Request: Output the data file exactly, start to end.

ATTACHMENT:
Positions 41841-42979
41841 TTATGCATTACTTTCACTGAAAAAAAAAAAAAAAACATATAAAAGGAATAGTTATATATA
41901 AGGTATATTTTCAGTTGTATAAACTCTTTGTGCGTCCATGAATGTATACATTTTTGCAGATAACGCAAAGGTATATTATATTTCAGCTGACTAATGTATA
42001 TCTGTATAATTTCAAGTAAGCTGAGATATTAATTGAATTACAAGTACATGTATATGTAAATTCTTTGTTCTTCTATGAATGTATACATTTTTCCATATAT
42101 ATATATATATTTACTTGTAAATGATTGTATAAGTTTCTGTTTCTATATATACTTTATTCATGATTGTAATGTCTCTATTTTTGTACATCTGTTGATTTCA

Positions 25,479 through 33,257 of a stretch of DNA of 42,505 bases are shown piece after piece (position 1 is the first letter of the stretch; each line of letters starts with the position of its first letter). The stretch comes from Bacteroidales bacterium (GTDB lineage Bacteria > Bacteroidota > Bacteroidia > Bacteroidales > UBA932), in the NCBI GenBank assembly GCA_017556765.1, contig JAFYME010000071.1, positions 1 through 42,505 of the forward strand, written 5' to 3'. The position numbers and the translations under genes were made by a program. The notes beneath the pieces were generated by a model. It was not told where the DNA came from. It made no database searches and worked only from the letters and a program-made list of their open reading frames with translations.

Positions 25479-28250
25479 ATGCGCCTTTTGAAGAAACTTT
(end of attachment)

Positions 41841-42979
41841 TTATGCATTACTTTCACTGAAAAAAAAAAAAAAAACATATAAAAGGAATAGTTATATATA
41901 AGGTATATTTTCAGTTGTATAAACTCTTTGTGCGTCCATGAATGTATACATTTTTGCAGATAACGCAAAGGTATATTATATTTCAGCTGACTAATGTATA
42001 TCTGTATAATTTCAAGTAAGCTGAGATATTAATTGAATTACAAGTACATGTATATGTAAATTCTTTGTTCTTCTATGAATGTATACATTTTTCCATATAT
42101 ATATATATATTTACTTGTAAATGATTGTATAAGTTTCTGTTTCTATATATACTTTATTCATGATTGTAATGTCTCTATTTTTGTACATCTGTTGATTTCA

Positions 25,479 through 33,257 of a stretch of DNA of 42,505 bases are shown piece after piece (position 1 is the first letter of the stretch; each line of letters starts with the position of its first letter). The stretch comes from Bacteroidales bacterium (GTDB lineage Bacteria > Bacteroidota > Bacteroidia > Bacteroidales > UBA932), in the NCBI GenBank assembly GCA_017556765.1, contig JAFYME010000071.1, positions 1 through 42,505 of the forward strand, written 5' to 3'. The position numbers and the translations under genes were made by a program. The notes beneath the pieces were generated by a model. It was not told where the DNA came from. It made no database searches and worked only from the letters and a program-made list of their open reading frames with translations.

Positions 25479-28250
25479 ATGCGCCTTTTGAAGAAACTTT